Obviously, it has been intensely frustrating to watch Democratic candidates in the past shy off from punching Republicans in the mouth. Both Gore and Kerry were too timid to do it, and watching them neglect opportunity after opportunity was almost enough to drive one crazy. Recently there has been a fear that Obama, in the interests of unity and attracting disgusted Republicans, was about to follow the same course. If he ever had that in mind -- which I doubt he did -- the Party has let him know that they won't stand for it. The two Clintons led the way and Obama followed them with full vigor. It was a satisfying moment and the crowd in the stadium showed how long they've been waiting for it.

One thing more Democrats need to do to show they're not going to be patsies any longer: stop praising John McCain for his service to the country. He has been praised more than he deserves. He got shot down while dropping bombs on people who posed no threat whatsoever to his country. I understand the conditions under which he did it, so I'm not blaming him for it. But, on the other hand, it wasn't the most glorious thing ever done either. And it has nothing to do with his abilities to manage the government intelligently. So, as far as I concerned, Democrats should hush up about it and concentrate on John McCain the politician while forgetting about John McCain the jet jockey. I know the Democrats won't be bold enough to follow my advice in that respect. But, I wish they would.


Gravitas -- Republican Style
August 30, 2008

It has been clear for some time now that John McCain isn't a serious person. He seldom says anything that digs more than an inch beneath the surface of an issue. He brags that he doesn't have to think. Little he has done during his political life indicates a broad grasp of governmental problems. And now he has chosen a person to be vice president of the United State to whom he had talked briefly two times before he announced her as his appointment.

If the choice of the vice-presidential running mate is a candidate's first presidential decision, then John McCain has revealed himself as a frivolous aspirant to the Oval Office. Flippancy has been McCain's strategy for promoting his status as a maverick. He likes to say things he considers witty, and he likes to be known as a person who utters clever sentiments. That might be okay were there anything else to go with them.  But McCain is nothing but flippancy; he doesn't balance it with thoughtful concern for the public well-being.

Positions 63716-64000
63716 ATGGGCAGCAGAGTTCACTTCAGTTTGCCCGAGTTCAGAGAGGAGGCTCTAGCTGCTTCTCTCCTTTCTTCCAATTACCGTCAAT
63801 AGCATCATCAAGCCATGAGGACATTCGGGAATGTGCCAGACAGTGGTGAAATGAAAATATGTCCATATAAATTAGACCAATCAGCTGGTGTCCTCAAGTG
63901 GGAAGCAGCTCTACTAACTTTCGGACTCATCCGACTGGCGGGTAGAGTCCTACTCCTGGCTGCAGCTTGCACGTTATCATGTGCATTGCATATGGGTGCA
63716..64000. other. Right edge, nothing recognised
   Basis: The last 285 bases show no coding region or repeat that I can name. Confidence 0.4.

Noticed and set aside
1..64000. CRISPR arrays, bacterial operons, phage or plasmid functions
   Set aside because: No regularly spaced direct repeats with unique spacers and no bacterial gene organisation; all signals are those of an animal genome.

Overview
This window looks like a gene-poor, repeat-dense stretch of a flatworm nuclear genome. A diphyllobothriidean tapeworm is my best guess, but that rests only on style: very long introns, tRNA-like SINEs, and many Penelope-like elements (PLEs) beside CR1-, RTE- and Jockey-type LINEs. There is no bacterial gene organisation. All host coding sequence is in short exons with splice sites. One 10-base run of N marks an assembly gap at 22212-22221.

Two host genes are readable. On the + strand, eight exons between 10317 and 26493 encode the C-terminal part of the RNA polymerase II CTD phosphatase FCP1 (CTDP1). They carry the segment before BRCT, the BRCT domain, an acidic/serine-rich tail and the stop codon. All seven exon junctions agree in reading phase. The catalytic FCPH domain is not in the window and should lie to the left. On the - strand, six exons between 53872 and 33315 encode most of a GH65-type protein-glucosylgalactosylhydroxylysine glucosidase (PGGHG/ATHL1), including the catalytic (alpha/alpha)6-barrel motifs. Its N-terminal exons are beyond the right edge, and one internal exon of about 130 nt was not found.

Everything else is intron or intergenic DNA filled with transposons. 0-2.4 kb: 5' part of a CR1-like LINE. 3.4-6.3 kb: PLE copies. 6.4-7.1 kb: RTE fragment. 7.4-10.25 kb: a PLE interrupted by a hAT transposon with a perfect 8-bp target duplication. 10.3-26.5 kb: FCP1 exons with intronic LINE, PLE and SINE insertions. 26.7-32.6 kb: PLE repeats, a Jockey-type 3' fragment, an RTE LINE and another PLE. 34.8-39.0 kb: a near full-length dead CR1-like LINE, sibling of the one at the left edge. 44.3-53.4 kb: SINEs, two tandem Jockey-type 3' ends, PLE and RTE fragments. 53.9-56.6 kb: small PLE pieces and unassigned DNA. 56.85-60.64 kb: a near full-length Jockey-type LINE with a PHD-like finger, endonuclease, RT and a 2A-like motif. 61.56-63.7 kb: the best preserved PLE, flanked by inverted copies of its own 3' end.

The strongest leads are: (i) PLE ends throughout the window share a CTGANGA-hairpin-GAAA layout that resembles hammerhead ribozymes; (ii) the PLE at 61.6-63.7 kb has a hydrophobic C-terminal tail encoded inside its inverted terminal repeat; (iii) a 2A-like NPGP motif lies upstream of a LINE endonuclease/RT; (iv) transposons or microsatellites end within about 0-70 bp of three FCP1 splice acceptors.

We can hope the public will see McCain's appointment as the garish insult to their intelligence it is. Supposedly, women who were disappointed because Hillary Clinton didn't prevail over Barack Obama will vote for McCain simply because he now has a woman on his ticket.  No matter that the woman is opposed to virtually everything Senator Clinton stands for. She's still a woman.

That McCain couldn't find a single well-known Republican politician he dared to put on his ticket should have told him something about the state of his party. But that's not the kind of lesson McCain can take in. In fact, the Sarah Palin shenanigan shows he's incapable of learning. He has to fall back on childish antics whenever he decides to demonstrate boldness. That is the man the American people are being asked by the Republican Party to invest with dangerous powers of life and death. It's a silly request.